The tournament was hosted by France but separate court documents contain the prosecutors’ allegation that bidding nation Morocco paid a bribe to another FIFA executive, Jack Warner of Trinidad and Tobago, and that Blazer acted as the intermediary. Warner has denied this and other charges against him.
Blazer went on to say in his plea hearing that from 2004 and through 2011 “I and others on the FIFA executive committee agreed to accept bribes in conjunction with the selection of South Africa as the host nation for the 2010 World Cup.”
Blazer’s lawyer declined to comment on Wednesday.
Many of the details were previously revealed in charging documents released by prosecutors when they announced indictments for 14 people, including nine FIFA officials.
Soccer power Brazil hosted the World Cup in 2014 but in the case of Qatar, there was some surprise that the tournament was awarded to a small desert country with no real soccer tradition and where daytime summer temperatures can top 40 degrees Celsius (104F).
Qatar’s Foreign Minister Khaled al-Attiyah said there was no way Qatar would be stripped of its right to host the World Cup because it had had the best bid.
“It is very difficult for some to digest that an Arab Islamic country has this tournament, as if this right can’t be for an Arab state,” he told Reuters in an interview in Paris. “I believe it is because of prejudice and racism that we have this bashing campaign against Qatar.”
For its part, Russia dismissed concerns it might lose the right to host the cup. “Cooperation with FIFA is going on and, most importantly, Russia is continuing preparations for the 2018 World Cup,” President Vladimir Putin’s spokesman, Dmitry Peskov, said.
U.S. authorities said last week that their announcement was the beginning and not the end of the investigation. Attorney General Loretta Lynch said the Department of Justice looked forward to continuing to work with other countries.
A source close to FIFA said it was Blatter’s advisers who had told him he must quit. Critics pointed to the widening criminal probe, disquiet among sponsors, and pressure from European soccer body UEFA as possible reasons.
The international police organisation Interpol put two former top FIFA officials on its wanted list at the request of U.S. authorities.
Interpol issued wanted person alerts for Warner, a former president of CONCACAF, which governs soccer in North and Central America and the Caribbean, and Nicolas Leoz, the ex-head of South America’s soccer federation.
The others subject to the “red notices” – which are not arrest warrants – are Alejandro Burzaco, Hugo and Mariano Jinkis, and Jose Margulies, a Brazilian who headed two companies involved in broadcasting soccer matches.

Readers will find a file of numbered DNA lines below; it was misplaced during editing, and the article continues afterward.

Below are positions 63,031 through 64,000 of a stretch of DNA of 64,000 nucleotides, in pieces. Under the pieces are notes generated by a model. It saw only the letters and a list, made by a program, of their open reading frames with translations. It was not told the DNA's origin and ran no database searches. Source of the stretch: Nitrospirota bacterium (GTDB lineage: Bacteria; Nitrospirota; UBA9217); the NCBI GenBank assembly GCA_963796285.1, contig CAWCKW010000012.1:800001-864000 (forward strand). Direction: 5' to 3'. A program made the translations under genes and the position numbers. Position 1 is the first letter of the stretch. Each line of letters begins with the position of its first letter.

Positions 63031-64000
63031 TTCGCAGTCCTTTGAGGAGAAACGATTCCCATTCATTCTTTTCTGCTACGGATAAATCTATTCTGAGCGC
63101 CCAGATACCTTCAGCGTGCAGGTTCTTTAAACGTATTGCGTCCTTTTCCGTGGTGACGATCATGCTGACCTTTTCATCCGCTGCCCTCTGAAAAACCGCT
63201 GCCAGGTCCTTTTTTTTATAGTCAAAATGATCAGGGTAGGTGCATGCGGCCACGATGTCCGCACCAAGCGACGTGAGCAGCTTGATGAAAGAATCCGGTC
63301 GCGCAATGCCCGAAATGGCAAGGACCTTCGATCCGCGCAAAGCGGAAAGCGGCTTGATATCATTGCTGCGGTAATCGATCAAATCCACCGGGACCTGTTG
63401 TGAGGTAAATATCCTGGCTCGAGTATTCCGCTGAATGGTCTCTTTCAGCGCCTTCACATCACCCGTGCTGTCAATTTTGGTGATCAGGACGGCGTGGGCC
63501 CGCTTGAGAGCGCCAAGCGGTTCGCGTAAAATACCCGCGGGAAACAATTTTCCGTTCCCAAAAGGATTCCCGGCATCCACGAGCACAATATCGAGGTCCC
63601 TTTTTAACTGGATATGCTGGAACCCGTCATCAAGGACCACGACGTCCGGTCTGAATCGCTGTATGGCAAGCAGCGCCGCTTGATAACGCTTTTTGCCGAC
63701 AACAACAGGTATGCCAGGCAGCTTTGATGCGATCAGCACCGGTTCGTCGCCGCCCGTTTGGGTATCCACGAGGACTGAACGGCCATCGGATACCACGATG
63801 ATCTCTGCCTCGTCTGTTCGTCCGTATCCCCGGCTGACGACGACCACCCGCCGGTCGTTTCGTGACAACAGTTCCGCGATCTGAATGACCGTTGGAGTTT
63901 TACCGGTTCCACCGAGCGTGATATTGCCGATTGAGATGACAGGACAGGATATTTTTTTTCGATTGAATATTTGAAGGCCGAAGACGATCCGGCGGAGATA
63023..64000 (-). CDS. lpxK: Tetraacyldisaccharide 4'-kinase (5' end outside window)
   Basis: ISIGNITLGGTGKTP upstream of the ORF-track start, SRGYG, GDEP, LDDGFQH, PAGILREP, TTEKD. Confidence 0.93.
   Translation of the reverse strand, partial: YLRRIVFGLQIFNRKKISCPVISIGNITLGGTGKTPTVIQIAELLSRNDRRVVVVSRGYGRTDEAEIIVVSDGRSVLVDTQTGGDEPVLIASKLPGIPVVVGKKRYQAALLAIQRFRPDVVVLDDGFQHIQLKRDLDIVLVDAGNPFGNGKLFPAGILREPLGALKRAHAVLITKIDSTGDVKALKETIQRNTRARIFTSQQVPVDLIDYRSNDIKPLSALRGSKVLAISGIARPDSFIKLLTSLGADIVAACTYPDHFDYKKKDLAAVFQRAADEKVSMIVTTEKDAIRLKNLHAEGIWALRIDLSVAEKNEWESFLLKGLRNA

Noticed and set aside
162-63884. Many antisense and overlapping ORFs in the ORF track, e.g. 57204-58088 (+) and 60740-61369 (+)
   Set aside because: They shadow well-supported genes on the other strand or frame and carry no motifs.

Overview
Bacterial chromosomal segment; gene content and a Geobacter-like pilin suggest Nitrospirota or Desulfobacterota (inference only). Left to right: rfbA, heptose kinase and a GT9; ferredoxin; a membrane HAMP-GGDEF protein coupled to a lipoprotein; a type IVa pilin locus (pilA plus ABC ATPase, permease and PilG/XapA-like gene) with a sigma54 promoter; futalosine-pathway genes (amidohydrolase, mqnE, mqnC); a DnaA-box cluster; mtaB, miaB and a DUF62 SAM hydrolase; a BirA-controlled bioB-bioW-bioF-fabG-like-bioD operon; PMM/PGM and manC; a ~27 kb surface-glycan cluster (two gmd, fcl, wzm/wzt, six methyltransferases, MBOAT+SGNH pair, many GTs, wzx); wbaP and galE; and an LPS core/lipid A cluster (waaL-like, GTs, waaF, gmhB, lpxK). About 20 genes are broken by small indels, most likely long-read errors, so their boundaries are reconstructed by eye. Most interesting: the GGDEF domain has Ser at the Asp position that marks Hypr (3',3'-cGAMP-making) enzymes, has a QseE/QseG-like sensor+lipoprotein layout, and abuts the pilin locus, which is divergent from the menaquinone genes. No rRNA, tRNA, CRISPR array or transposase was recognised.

They are among FIFA officials and sports media and promotion executives named in the U.S. indictment.
FIFA has denied that another senior official, Secretary General Jerome Valcke, was involved in a $10 million payment appr2oved by the South African Football Association that lies at the heart of the U.S. investigation.
At a news conference in Johannesburg, sports minister Fikile Mbalula confirmed the payment to Warner during the bid process but denied it was a bribe. Mbalula said the cash was intended for football development in the Caribbean, Warner’s home region.
Valcke said on Wednesday he was not guilty of corrupt practice relating to the payment and he saw no reason to resign.
Blatter announced his decision to step down six days after police raided a hotel in Zurich and arrested several FIFA officials, and four days after he was re-elected to a fifth term. Blatter has not been charged and FIFA did not respond to a request for comment on his being under investigation.
An election to choose a new president will probably not take place until at least December. Blatter, meanwhile, remains in his position.
FIFA executive committee member Kozo Tashima of Japan told Japanese media that Blatter should go at once.
Former England captain and Manchester United and Real Madrid midfielder David Beckham, who was a major figure in England’s failed bid to host the 2018 World Cup, joined the chorus of calls for change at FIFA, the Fédération Internationale de Football.
“Some of the things that we now know happened were despicable, unacceptable and awful for the game that we love so much,” Beckham told Sky Sports.
In Washington, White House spokesman Josh Earnest said Blatter’s resignation was an opportunity for FIFA to improve its image.
“It’s apparent from recent news reports they’d benefit from some new leadership and this is an opportunity for that organization to try to improve their public image and to make sure that the actions of that organization are consistent with their mission,” Earnest said at a briefing with reporters.
Among potential candidates to lead FIFA, UEFA chief Michel Platini, a former French international soccer star, is the favourite.
Jordan’s Prince Ali Bin Al Hussein, who withdrew from last week’s presidential election after winning 73 votes to Blatter’s 133 in the first round, stopped short of confirming he would run again. Asked if there should be a fresh start at FIFA, he told Britain’s Channel 4 News: “I’m willing to help.”
Chung Mong-joon, billionaire scion of South Korea’s Hyundai conglomerate, said he would consider running.
Possible candidates also include Domenico Scala, the independent chairman of FIFA’s audit and compliance committee.
Others could include former Brazil international Zico, Argentine soccer legend Diego Maradona, Jerome Champagne, a former French diplomat and FIFA deputy secretary general, and German Wolfgang Niersbach, an ex-media chief at FIFA.